Slideshow Top 10 FinTech Vendors Share 2015 Plans

Published
  • November 12 2014, 5:20pm EST

The leaders of the most successful tech companies serving the financial services industry share hints about their business and product strategies for the coming year and observations about customers' tech preferences.

FIS

FIS, which has more than $6 billion in annual revenue and 39,000 employees, operates an internal think tank called "Bold Rocket." The group is tasked with imagining what banking and payments will look like in the future and coming up with ideas for future products.

"We start with the question of, why does a financial institution need to exist in 10 years," said Gary Norcross, the Jacksonville, Fla. company's president and chief operating officer, who will become chief executive officer in January.

The company says it reinvests 5-6% of its annual revenue into research and development. It also tracks between 200 and 300 early-stage companies in the fintech market each year, looking for opportunities to invest or acquire.

Digital products, including online banking and electronic payments, have been "really hot across all markets," Norcross said. The company's compliance and risk management group has also expanded.

And the rise in EMV-chip technology has boosted the company's credit and debit card business. "We're actually seeing growth — very nice growth — around our plastics," he said. "EMV is becoming a big catalyst."

The company in May launched FIS Instant Card, a cloud-based product that lets financial institutions produce EMV-chip cards when customers open new accounts.

Norcross says next year FIS plans to make big moves in digital payments, following its recent acquisition of Belgium-based payment processor Clear2Pay. It also plans to grow its risk management business, as banks prepare for regulatory scrutiny over fraud, security and vendor relationships. "We know that the regulators are looking very seriously at how these financial institutions do due diligence," Norcross says. — Kristin Broughton

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Tata Consultancy Services

The pursuit of innovative features in consumer banking channels seems to be reaching a plateau, but demand for seamless customer engagements will rise, according to K Krithivasan, global head of banking and financial services at Tata Consultancy Services, an IT services and consulting provider based in Mumbai.

An example is with a homebuyer, focusing on the home-buying process rather than a separate mortgage process.

Customer experience management — measuring it, determining investment priorities and planning next best actions — will become a key way for financial service providers to differentiate themselves, Krithivasan said.

Banks are also expected to continue to focus on cost optimization and simplification, Krithivasan said.

Banks face increased competition from non-banks. "Traditional industries, such as insurance, are pushing the envelope by offering select banking services. Non-traditional competition, in the form of PayPal, p2p and new forms of lending and services leveraging digital forces, offer serious alternatives to banking, albeit in lower volumes," Krithivasan said.

In 2015, Tata will keep working with financial institutions on digitization and IT simplification, Krithivasan said.

Some have realized that combining two or more of the digital forces — big data, social media, mobile and pervasive computing, robotics and artificial intelligence, and cloud — can bring benefits. — Keith Button


Fiserv

Mobility and transaction speed top the agenda this year for Fiserv, the largest provider of core processing technology for banks and credit unions.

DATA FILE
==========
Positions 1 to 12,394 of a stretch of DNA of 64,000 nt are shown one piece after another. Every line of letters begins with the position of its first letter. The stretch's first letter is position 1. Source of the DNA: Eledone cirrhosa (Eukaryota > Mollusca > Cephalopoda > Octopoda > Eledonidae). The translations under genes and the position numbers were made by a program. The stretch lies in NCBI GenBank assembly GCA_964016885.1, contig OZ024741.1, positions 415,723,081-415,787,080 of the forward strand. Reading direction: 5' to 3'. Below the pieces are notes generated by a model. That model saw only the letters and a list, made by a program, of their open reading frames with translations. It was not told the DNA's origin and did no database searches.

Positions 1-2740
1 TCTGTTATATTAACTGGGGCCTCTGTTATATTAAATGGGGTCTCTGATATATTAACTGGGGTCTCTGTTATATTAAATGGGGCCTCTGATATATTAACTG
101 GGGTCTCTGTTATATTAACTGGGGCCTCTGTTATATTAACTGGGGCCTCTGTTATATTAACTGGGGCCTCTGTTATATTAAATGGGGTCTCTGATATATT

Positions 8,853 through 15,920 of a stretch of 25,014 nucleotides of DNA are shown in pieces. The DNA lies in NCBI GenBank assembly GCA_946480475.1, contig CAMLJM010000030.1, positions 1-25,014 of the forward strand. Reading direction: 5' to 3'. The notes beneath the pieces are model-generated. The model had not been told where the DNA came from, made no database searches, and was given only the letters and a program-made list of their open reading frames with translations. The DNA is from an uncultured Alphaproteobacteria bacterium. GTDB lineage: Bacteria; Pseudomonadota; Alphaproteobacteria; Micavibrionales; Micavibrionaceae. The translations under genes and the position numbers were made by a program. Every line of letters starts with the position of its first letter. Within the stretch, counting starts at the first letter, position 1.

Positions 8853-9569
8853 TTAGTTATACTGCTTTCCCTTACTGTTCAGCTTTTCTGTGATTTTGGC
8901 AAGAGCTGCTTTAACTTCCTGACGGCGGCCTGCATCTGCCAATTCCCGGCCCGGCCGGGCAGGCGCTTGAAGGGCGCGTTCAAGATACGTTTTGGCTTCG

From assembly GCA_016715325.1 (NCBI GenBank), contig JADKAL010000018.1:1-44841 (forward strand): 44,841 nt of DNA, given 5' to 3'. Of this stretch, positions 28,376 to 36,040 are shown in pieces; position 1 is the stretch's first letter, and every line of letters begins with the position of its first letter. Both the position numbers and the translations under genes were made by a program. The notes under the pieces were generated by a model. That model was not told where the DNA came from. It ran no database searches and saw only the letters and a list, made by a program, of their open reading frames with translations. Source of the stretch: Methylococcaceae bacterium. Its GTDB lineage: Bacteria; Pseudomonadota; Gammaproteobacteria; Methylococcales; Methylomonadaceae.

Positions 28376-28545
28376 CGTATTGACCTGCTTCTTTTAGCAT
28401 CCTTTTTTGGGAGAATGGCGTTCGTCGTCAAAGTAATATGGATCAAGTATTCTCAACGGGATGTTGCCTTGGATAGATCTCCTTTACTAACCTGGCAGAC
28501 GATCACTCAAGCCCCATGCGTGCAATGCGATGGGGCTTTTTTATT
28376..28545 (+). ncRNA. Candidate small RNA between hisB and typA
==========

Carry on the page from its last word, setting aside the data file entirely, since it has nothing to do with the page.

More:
"Whether it's Apple Pay or PayPal or Amazon or AliBaba, you have lots of nonbank providers of services and technology solutions making a foray into the financial services space," said Jeff Yabuki,

the Brookfield, Wisc. company's president and CEO.

For banks to stay ahead, effective payments technology will be key, including mobile deposit, person-to-person payments, and bill payments, he added.

Fiserv recently added a real-time payments feature to its Popmoney person-to-person payment service, and U.S. Bank became the first major bank in the country to roll it out.

"The real force in peer-to-peer is the ability to do instant money movement," said Yabuki. With Popmoney, funds can be delivered instantly when the recipient is a customer of a participating institution.

This fall, in reaction to Apple Pay, Fiserv announced a partnership with Visa and MasterCard in which Fiserv will offer "tokenization" capabilities that protect account numbers from being stolen and are required for Apple Pay. — Maria Korolov


Cognizant

An important technology for banks in the coming year, according to Cognizant, a consulting firm that provides IT and business process outsourcing services, is software that integrates all of the digital channels that customers use to access their bank, said Prasad Chintamaneni, president of banking and financial services at the Teaneck, N.J. company.

With the integration, a customer's transaction could begin in one channel and continue in another. Among other advantages, this integration increases cross-selling opportunities for the banks.

"Customer experience management as a planned initiative has a huge payoff for banks right now, if they can do it right," he said.

Another big category of spending for banks is risk and regulatory compliance, with custom initiatives implemented on tight deadlines, Chintamaneni said.

Cybersecurity is another area of big technology spending by banks, including access control, IT risk, and IT security software, as is analytics and big data, Chintamaneni said. — Keith Button

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NCR

NCR is helping banks integrate their physical and digital channels, rethink physical branch operations, and invest more in digital banking, according to president Andy Heyman.

Banks are increasing their investments in the architectural redesign of the branches and in technologies that increase customer engagement, put service first, and reduce costs and inconvenience.

One way is through assisted service. For example, NCR's Interactive Teller product puts a video connection right inside an ATM, allowing a live teller to provide personalized service or even take remote control of the ATM.